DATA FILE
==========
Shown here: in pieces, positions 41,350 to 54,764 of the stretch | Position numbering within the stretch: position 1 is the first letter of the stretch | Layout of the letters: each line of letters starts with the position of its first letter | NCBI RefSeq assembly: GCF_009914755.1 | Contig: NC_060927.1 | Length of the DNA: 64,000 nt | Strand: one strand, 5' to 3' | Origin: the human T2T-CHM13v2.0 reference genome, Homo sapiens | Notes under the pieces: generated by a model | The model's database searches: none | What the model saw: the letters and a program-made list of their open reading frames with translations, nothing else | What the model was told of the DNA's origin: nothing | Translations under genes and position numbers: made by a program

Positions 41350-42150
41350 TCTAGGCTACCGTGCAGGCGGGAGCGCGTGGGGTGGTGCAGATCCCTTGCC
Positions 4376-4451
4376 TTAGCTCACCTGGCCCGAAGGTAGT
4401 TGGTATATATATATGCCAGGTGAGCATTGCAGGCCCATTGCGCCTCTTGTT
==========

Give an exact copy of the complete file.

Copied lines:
Shown here: in pieces, positions 41,350 to 54,764 of the stretch | Position numbering within the stretch: position 1 is the first letter of the stretch | Layout of the letters: each line of letters starts with the position of its first letter | NCBI RefSeq assembly: GCF_009914755.1 | Contig: NC_060927.1 | Length of the DNA: 64,000 nt | Strand: one strand, 5' to 3' | Origin: the human T2T-CHM13v2.0 reference genome, Homo sapiens | Notes under the pieces: generated by a model | The model's database searches: none | What the model saw: the letters and a program-made list of their open reading frames with translations, nothing else | What the model was told of the DNA's origin: nothing | Translations under genes and position numbers: made by a program

Positions 41350-42150
41350 TCTAGGCTACCGTGCAGGCGGGAGCGCGTGGGGTGGTGCAGATCCCTTGCC
Positions 4376-4451
4376 TTAGCTCACCTGGCCCGAAGGTAGT
4401 TGGTATATATATATGCCAGGTGAGCATTGCAGGCCCATTGCGCCTCTTGTT